It's that time of the year that horse owners look for a dewormer for either their first or second treatment. Most horse owners will start their spring with a treatment using an Ivomec product of some type, and practise a rotation from there on for their remaining treatments. Attached is an interesting article written by Merial that you may find worth reading. If you have any questions regarding a worming program contact the store at 403 526-2707 or visit with your local Veterinarian.


Make every de-worming treatment count

The judicious use of dewormers includes, among other things, rotating between classes of compounds. A fecal egg count can help determine if and when deworming is required. It can also help your veterinarian select the dewormer likely to be most effective against specific parasites.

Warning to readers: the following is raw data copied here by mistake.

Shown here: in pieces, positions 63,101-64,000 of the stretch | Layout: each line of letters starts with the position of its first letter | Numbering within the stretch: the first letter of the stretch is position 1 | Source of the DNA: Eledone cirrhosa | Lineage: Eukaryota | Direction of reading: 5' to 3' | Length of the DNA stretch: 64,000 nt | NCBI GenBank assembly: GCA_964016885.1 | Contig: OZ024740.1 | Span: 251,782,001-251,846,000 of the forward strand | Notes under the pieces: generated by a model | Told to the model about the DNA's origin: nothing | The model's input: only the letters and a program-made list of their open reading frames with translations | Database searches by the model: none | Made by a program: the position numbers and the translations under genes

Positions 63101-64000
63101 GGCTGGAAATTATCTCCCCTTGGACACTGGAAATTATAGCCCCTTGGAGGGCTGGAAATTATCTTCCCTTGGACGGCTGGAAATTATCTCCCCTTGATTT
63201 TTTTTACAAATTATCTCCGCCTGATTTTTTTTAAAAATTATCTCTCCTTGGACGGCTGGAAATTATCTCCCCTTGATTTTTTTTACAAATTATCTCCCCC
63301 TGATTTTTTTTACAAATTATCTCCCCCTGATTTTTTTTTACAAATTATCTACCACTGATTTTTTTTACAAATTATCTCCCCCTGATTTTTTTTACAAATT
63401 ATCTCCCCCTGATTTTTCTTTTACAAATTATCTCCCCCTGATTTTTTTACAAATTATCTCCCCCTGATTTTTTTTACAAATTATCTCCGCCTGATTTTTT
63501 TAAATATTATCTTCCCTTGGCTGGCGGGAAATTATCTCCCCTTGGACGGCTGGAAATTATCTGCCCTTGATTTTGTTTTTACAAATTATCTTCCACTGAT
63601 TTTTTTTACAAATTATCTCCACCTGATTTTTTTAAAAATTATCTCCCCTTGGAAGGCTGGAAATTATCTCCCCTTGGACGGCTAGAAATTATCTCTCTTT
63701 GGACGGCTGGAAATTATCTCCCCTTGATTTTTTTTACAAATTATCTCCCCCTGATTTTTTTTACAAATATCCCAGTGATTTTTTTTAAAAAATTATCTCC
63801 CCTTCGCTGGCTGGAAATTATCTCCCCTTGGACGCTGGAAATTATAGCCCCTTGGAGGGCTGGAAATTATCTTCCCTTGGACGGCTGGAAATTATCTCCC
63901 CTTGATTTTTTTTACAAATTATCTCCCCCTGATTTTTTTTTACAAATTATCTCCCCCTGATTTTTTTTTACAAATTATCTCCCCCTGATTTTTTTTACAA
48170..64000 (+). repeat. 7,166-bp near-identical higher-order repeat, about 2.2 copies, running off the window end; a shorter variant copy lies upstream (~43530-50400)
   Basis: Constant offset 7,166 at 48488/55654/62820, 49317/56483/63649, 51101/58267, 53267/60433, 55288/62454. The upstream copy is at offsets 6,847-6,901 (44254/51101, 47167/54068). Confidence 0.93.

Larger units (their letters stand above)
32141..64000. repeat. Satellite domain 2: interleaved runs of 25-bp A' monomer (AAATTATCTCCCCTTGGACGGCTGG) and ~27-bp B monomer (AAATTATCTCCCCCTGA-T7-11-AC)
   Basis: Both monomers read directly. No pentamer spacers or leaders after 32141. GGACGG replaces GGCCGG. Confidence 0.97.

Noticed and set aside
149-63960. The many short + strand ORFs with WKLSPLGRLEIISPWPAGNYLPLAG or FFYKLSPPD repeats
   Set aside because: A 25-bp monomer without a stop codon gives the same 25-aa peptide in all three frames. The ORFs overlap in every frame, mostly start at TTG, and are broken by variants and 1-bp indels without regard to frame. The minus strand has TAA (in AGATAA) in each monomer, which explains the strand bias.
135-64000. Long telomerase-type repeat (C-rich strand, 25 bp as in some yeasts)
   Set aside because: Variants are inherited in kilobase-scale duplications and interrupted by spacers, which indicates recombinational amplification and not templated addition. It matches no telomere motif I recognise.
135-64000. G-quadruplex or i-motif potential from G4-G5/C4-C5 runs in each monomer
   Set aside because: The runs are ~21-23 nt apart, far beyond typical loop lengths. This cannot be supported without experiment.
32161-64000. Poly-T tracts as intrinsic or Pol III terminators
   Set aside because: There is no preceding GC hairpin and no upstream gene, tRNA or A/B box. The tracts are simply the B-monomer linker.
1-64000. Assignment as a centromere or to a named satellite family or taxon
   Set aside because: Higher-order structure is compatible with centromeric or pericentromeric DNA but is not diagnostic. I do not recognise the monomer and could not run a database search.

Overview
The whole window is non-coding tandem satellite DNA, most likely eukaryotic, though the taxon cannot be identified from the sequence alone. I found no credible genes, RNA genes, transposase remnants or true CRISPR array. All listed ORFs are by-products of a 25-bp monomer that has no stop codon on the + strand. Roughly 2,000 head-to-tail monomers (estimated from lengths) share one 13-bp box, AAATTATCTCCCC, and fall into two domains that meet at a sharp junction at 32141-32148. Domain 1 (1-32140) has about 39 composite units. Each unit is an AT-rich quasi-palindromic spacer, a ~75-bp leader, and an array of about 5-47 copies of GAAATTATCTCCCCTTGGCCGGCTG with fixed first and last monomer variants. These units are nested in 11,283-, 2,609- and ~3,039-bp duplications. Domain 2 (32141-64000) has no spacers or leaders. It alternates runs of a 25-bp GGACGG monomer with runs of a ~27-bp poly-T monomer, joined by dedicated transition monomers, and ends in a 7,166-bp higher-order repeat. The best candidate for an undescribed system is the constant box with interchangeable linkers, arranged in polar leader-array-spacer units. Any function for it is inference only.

However, it's important to remember that small strongyles are presently considered the primary reason for deworming horses that spend time at pasture.1

~Most clinically infected horses carry a high number of encysted small strongyle larvae embedded in the wall of their colon.

~Most dewormers do not kill encysted small strongyle larvae.

That's why it's a good idea to make sure your strategic deworming program includes Safe-Guard Paste 10% Equine Dewormer (fenbendazole).

Ask your veterinarian about strategic de-worming and about the benefits of making the right choice for your horse, at the right time.

1. Love S, Murphy D, Mellor D. Pathogenicity of cyathostome infection. Vet Parasitol 1999; 85:113-121.

Trademark of Intervet International B.V. Used under license.